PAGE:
KINGSTOWN, SAINT VINCENT -- "You don't go on mission trips just to see the world," said Justin Blake. "You go to serve the people."
After stepping outside of North America for the first time to go on a mission trip, the junior center for the Sabercats Men's Basketball Team changed his perspective on mission trips and on personal development. The two, as Blake learned, are closely related.
Blake joined a group of 23 people from Brookside Baptist Church (Brookfield, Wis.) on a 10-day mission trip to Kingstown, Saint Vincent, where they joined Pastor Richard Hill of Community Baptist Church to conduct a vacation bible school in the mornings and evangelistic services in the evenings. The team saw around 130 kids come to VBS each day, while 50-75 people came to the evening services.
Blake took on the role of music director, and he made an effort to help his team members wherever possible. Blake learned how a mission trip can test your perspective and teach you about yourself.
DEVELOPING YOURSELF; DEVELOPING OTHERS
"[Mission trips] give you a chance to find your true weaknesses," Blake noted. "On a mission trip you are forced into situations where either you perform, and it's not a weakness, or you fail and you discover a weakness that has been exposed."
In terms of personal weaknesses, Blake said that he was challenged by the example of some of the teens from Brookside.
"While we were waiting for a currency exchange inside of a bank, some of the teens went outside and started handing out tracts," Blake said. "I hadn't even thought of that. So these teens really challenged me in my actions.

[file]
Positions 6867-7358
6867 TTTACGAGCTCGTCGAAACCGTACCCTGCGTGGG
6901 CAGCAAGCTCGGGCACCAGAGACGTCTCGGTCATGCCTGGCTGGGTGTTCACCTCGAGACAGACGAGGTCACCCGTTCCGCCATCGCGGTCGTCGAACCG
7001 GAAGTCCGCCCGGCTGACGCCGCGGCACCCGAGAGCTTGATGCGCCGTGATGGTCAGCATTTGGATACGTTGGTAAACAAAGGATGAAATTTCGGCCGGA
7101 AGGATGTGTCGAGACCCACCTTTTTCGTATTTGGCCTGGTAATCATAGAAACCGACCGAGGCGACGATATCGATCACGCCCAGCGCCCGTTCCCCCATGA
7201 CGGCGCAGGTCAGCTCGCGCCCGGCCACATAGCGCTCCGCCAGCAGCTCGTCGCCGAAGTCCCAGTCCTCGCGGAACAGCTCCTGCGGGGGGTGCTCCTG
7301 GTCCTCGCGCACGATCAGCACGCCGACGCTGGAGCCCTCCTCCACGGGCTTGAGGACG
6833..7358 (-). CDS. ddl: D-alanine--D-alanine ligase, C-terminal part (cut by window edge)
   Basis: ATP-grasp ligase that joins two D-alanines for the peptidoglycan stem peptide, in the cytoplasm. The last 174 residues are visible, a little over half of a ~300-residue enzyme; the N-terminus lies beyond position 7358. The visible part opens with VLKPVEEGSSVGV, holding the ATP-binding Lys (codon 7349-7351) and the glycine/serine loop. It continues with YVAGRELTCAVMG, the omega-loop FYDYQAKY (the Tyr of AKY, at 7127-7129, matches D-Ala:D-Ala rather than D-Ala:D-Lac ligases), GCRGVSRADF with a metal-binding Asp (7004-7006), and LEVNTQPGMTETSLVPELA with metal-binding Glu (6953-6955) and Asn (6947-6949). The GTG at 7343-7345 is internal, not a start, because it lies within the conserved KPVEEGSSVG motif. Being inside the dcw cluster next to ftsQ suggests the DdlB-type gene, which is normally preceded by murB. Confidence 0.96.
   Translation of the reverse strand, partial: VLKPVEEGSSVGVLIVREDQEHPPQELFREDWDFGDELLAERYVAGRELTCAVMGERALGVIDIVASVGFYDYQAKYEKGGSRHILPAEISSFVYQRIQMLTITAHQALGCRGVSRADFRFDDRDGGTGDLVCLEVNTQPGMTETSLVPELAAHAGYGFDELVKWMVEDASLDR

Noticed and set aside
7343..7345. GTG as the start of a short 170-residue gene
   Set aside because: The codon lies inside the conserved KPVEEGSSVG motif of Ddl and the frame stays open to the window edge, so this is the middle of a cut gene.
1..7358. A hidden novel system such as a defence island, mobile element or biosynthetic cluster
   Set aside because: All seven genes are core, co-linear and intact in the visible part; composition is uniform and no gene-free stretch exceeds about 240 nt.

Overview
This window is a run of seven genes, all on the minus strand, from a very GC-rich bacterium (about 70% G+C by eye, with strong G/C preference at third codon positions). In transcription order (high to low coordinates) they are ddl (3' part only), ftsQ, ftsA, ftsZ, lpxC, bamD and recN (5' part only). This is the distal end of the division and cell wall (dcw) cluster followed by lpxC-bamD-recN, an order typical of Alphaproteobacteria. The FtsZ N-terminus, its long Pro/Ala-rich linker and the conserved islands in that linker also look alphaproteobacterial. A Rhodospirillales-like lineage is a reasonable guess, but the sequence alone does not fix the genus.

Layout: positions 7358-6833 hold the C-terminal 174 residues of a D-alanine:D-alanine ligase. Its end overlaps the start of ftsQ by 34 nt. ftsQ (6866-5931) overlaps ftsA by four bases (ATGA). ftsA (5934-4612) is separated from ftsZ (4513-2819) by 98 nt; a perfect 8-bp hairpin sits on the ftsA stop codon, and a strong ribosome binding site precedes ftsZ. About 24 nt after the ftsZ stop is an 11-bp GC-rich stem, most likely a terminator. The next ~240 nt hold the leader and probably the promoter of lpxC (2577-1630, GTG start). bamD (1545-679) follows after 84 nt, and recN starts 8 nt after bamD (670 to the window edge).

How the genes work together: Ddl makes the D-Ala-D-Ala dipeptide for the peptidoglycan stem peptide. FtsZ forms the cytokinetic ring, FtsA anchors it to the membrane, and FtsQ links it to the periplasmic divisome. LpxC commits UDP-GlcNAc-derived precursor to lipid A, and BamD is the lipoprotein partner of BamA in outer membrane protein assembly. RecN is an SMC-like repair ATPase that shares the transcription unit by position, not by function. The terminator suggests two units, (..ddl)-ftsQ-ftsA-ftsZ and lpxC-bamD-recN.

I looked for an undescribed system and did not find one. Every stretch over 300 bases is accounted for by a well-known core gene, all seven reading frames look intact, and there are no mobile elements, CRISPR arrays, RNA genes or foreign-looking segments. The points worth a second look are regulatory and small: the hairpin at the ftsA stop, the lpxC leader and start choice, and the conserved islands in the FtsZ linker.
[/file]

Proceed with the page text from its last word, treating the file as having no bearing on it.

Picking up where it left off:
"I was also challenged with my attitude towards the mission trip in general. I had the mentality going into the trip that I wanted to 'see the sights', so I had to learn for myself that the main goal was to serve the people."
Not only did Blake learn about himself, but he also learned about the rest of the world.
"It's an opportunity to really experience what life is like for the majority of the world," Blake said. "I would really challenge someone to go to a country that is significantly poorer than America so they can experience what the rest of the world is experiencing. It gives you a greater opportunity to discover how to love people that are completely different than you.
"It's also a chance to help the people on the team, both in their relationship with God and in their leadership abilities," Blake said. "It wasn't just a chance to serve the people of Vincent."
Blake saw a combination of third-world and first-world sections of the island, and he came to know the SVG people. Over the week-long VBS, seven children trusted Jesus Christ.
The mission trip impacts Blake's mindset coming back into the fall semester.
"I want to look for more ways to get out and share the gospel," Blake said. "And one of the ways I can do this is joining the group that goes to State Street in Madison on Friday nights. This year I want to be more committed to that. Being in a foreign country and doing street evangelism has given me more boldness to do that back in Madison.
"Another takeaway is how God has cemented my plans for the future in my own mind," Blake said. "Thie trip gave me more practical experience as I work towards being a youth pastor out of college. I also want to be more motivated to learn how to be a better preacher and an expositor of God's Word. Ron DeGarde is very good at that, so I was challenged in that area as well.
"If you go on a mission trip, yeah, you'll see some cool sights, but you have to keep in mind that you are there to serve the people of the country," Blake concluded. "And if you get that twisted in your own mind, you're going to be disappointed when you get there. But if you go with the primary goal of helping and serving people, then you'll have a great trip."